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Economists and climate change: Building castles in the sky

Economists and climate change: Building castles in the sky

Economist John Kenneth Galbraith once said that “the only function of economic forecasting is to make astrology look respectable.” Unfortunately, when some economists turn their sights on the economics of climate change, their unreliable methods imperil not just the economic life of humankind but its very existence.

I have written previously about this phenomenon in 2007 about how economists underestimate the critical importance of small (by economic value) but critical parts of the economy such as agriculture, forestry, and energy and in 2012 about how unsuited our current infrastructure is to the unfolding climate.

The trouble is that against all evidence, some climate economists keep building castles in the sky. Nobel Prize winner William Nordhaus is among the most prominent economists working on climate change and its economic effects. In short, Nordhaus, who is mentioned both in my 2007 and 2012 pieces, tells us not to worry too much about climate change. It will be cheaper to adapt to it than to prevent it or slow it down.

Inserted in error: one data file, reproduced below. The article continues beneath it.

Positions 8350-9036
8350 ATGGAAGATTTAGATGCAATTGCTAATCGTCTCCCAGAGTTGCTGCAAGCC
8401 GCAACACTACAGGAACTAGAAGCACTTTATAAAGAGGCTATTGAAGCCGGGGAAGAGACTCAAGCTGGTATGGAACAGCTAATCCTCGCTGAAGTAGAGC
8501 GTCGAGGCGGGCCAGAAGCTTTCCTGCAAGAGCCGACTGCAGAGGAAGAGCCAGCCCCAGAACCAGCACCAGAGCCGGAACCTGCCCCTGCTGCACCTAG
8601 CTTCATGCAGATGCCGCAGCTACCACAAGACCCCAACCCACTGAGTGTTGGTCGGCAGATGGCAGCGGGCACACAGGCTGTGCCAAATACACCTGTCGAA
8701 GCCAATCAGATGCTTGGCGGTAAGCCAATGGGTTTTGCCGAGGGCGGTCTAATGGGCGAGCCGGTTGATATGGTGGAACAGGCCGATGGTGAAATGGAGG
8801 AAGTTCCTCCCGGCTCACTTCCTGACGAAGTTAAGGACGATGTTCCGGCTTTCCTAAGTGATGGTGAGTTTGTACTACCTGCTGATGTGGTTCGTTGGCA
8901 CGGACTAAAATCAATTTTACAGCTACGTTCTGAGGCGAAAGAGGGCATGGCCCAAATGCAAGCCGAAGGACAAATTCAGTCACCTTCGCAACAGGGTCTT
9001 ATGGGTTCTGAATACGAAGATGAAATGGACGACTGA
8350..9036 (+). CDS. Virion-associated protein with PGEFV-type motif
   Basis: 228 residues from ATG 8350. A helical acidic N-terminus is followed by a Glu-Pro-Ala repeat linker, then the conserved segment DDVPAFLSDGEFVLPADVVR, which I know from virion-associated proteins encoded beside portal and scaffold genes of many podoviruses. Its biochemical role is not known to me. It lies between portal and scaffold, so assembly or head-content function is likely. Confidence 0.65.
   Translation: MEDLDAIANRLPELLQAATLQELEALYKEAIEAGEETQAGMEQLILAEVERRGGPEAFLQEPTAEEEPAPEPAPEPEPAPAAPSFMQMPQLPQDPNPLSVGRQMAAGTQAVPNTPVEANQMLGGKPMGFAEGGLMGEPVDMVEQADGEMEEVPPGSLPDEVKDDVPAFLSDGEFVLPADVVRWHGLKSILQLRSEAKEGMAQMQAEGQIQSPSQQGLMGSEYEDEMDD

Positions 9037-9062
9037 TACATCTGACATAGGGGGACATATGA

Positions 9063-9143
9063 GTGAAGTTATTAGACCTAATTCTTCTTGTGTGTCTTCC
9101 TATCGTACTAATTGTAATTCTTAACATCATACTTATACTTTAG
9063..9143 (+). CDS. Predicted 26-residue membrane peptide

The problem with Nordhaus’ thinking (and that of many others like him) is that he cannot conceive of abrupt discontinuities in the workings of the planet or the workings of human society. In short, he cannot conceive that climate change could alter our environment so thoroughly and disrupt our agriculture so completely that it would lead to catastrophic results.

It is for this failure of imagination that economist Steven Keen recently took Nordhaus to task, showing through a careful critique of Nordhaus’ equations, that even those equations demonstrate catastrophe ahead when provisioned with the proper numbers and understanding. When Keen adds in what we know about tipping points in the climate system, he finds that Nordhaus’ own equations reveal that “[a]t 3 degrees, damages are 8 times as high.

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